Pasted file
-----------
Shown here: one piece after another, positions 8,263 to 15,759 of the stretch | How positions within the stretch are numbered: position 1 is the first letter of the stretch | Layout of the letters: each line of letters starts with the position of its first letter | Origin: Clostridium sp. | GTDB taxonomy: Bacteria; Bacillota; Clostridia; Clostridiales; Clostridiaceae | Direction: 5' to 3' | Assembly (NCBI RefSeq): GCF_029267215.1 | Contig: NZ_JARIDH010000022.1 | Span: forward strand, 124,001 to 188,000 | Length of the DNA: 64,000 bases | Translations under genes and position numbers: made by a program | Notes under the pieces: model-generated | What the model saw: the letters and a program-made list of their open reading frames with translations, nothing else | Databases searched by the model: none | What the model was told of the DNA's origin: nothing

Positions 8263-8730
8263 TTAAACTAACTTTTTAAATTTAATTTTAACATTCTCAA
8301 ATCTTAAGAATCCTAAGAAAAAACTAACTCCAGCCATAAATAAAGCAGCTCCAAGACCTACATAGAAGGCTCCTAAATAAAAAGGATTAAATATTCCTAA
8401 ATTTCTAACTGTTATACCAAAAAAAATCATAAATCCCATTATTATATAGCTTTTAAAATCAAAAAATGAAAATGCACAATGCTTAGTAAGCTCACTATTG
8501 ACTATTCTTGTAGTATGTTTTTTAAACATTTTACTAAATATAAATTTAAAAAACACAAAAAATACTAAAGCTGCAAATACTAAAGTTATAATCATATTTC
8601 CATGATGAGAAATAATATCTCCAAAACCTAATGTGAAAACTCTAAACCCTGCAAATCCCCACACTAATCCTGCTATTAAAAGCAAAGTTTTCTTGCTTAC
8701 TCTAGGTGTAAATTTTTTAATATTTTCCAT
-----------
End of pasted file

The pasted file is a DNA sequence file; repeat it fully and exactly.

Shown here: one piece after another, positions 8,263 to 15,759 of the stretch | How positions within the stretch are numbered: position 1 is the first letter of the stretch | Layout of the letters: each line of letters starts with the position of its first letter | Origin: Clostridium sp. | GTDB taxonomy: Bacteria; Bacillota; Clostridia; Clostridiales; Clostridiaceae | Direction: 5' to 3' | Assembly (NCBI RefSeq): GCF_029267215.1 | Contig: NZ_JARIDH010000022.1 | Span: forward strand, 124,001 to 188,000 | Length of the DNA: 64,000 bases | Translations under genes and position numbers: made by a program | Notes under the pieces: model-generated | What the model saw: the letters and a program-made list of their open reading frames with translations, nothing else | Databases searched by the model: none | What the model was told of the DNA's origin: nothing

Positions 8263-8730
8263 TTAAACTAACTTTTTAAATTTAATTTTAACATTCTCAA
8301 ATCTTAAGAATCCTAAGAAAAAACTAACTCCAGCCATAAATAAAGCAGCTCCAAGACCTACATAGAAGGCTCCTAAATAAAAAGGATTAAATATTCCTAA
8401 ATTTCTAACTGTTATACCAAAAAAAATCATAAATCCCATTATTATATAGCTTTTAAAATCAAAAAATGAAAATGCACAATGCTTAGTAAGCTCACTATTG
8501 ACTATTCTTGTAGTATGTTTTTTAAACATTTTACTAAATATAAATTTAAAAAACACAAAAAATACTAAAGCTGCAAATACTAAAGTTATAATCATATTTC
8601 CATGATGAGAAATAATATCTCCAAAACCTAATGTGAAAACTCTAAACCCTGCAAATCCCCACACTAATCCTGCTATTAAAAGCAAAGTTTTCTTGCTTAC
8701 TCTAGGTGTAAATTTTTTAATATTTTCCAT